Can I Keep Fish That I Catch?

It’s important to know if a fish is in season, how big they have to be, how many you can keep, how to properly return fish in the water and more.

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Fishing regulations are complex and may vary from region to region. But even with that, it’s important to know if a fish is in season, how big they have to be, how many you can keep, how to properly return fish in the water and more.

You’ve probably been wondering whether or not you can keep all the fish that you catch. Well, this may depend on a number of things such as the region you’re fishing at, the fish species you’re targeting, and of course, your bag limit. Whether you’re fishing for commercial or recreational purposes, there are several fishing rules and regulations that you’re expected to adhere to. Keep in mind that the rules may vary from region to region and may change regularly. As such, it’s of great importance that you check the rules for your fishing area every time before you head out for a fishing trip.

So can you keep fish that you catch? In most cases, you’ll be allowed to keep the fish that you catch as long as you adhere to the rules and regulations of your fishing area. Typically, you’ll not be allowed to keep rare or endangered fish species. You may not be allowed to use the fish you catch as bait to catch more fish. There are also catch limits that you have to observe and you may have to release some fish if you exceed the catch limit.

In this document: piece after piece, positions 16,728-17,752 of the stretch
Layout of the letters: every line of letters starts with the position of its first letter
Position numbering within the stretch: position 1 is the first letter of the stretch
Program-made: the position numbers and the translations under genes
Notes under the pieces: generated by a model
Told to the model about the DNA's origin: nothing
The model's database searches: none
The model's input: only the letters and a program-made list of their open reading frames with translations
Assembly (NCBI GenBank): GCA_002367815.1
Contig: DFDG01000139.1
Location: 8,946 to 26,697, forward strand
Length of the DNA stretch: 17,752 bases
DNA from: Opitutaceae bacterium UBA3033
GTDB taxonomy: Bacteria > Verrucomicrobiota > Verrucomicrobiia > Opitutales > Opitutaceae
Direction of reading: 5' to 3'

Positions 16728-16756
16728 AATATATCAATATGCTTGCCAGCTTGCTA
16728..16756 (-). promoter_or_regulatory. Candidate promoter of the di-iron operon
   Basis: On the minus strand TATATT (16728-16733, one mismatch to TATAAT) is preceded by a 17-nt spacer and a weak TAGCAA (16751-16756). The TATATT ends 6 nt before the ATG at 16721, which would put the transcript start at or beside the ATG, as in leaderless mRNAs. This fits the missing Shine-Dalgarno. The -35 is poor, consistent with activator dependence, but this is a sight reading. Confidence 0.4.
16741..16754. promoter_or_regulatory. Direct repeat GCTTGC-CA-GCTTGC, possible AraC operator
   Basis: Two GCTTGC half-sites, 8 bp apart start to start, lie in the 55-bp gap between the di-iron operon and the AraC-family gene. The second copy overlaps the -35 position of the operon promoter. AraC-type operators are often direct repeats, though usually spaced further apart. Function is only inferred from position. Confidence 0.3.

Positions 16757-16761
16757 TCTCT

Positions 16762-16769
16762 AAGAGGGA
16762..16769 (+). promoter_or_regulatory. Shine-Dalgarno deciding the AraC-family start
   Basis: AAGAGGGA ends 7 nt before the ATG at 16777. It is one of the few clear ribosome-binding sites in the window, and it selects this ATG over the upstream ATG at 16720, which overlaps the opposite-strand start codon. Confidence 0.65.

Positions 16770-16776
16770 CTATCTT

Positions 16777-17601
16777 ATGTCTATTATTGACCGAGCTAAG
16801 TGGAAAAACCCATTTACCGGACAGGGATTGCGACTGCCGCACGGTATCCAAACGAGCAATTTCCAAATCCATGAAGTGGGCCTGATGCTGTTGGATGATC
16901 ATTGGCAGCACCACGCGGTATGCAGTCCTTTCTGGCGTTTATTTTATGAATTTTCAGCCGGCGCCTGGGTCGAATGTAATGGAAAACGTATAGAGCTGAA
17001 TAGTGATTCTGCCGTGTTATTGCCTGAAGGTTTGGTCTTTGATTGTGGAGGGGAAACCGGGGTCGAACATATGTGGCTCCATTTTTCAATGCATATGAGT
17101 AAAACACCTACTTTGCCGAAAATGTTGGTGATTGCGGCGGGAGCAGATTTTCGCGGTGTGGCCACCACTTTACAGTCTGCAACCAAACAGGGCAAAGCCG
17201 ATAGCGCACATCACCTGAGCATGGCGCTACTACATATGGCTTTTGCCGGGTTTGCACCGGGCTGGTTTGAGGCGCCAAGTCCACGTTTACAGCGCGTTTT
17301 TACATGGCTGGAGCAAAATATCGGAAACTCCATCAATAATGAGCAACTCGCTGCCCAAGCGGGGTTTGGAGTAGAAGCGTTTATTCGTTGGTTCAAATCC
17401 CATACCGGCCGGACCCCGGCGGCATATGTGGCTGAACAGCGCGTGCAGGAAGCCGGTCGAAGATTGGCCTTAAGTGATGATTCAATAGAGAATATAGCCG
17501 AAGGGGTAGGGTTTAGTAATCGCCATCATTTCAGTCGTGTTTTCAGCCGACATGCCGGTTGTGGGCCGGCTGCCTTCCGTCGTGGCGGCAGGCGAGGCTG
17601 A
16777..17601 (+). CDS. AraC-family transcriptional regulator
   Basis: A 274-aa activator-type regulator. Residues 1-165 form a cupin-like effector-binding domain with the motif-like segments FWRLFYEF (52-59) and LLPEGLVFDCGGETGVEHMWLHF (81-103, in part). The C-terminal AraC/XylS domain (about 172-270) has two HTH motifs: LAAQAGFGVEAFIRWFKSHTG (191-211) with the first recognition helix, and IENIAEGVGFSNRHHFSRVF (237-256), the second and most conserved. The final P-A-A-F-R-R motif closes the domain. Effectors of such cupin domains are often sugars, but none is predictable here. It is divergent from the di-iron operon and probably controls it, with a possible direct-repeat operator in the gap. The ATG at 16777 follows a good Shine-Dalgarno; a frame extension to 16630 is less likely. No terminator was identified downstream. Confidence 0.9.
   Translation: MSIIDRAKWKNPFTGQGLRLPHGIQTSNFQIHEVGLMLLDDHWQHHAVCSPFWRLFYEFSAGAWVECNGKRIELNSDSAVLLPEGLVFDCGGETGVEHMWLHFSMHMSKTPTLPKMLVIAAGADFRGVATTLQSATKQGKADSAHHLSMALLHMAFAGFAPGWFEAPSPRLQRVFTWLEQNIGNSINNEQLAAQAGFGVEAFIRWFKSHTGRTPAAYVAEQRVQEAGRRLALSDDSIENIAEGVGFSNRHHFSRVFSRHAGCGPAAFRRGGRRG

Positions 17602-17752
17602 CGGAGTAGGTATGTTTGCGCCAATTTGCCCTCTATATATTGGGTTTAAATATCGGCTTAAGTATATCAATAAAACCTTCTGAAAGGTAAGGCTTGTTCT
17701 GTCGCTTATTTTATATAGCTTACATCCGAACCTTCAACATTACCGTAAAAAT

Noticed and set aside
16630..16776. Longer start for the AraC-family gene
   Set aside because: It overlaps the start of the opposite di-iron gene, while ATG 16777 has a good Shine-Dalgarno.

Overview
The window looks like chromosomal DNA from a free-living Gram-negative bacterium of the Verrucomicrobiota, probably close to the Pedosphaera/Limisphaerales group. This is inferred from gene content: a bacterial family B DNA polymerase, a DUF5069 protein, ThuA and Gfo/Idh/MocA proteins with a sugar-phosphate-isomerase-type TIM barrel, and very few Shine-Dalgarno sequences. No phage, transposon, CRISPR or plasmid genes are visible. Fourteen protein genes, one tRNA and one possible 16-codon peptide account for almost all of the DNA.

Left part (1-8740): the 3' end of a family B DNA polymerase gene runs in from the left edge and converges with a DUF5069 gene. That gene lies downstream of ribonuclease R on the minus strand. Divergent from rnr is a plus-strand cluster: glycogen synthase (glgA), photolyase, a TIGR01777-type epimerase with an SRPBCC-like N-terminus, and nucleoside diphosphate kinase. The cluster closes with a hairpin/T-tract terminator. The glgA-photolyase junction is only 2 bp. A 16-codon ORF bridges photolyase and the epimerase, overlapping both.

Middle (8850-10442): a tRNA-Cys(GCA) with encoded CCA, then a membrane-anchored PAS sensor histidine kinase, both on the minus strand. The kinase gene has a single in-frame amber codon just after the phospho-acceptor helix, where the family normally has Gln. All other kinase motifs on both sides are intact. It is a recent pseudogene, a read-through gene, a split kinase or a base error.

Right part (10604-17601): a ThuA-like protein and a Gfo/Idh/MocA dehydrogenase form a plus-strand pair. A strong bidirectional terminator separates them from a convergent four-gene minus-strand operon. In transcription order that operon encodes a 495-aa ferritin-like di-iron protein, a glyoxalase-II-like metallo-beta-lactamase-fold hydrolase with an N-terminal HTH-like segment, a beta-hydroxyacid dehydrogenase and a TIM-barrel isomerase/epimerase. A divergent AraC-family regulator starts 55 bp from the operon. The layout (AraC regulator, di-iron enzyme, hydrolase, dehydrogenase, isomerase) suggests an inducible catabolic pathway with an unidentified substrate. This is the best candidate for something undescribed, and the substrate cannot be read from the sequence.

In essence, these rules and regulations are imposed to protect fisheries and sustain fishing as well as fish species for future generations. They generally help fish to reach maturity and complete their breeding cycle, so it’s essential to learn some few important facts.

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Fishing Rules

Many states, regions, and localities have set limits or restrictions regarding the amount of fish or fish species that you can legally keep and catch. Depending on the fisheries management zones, fishing open seasons are also set but can vary.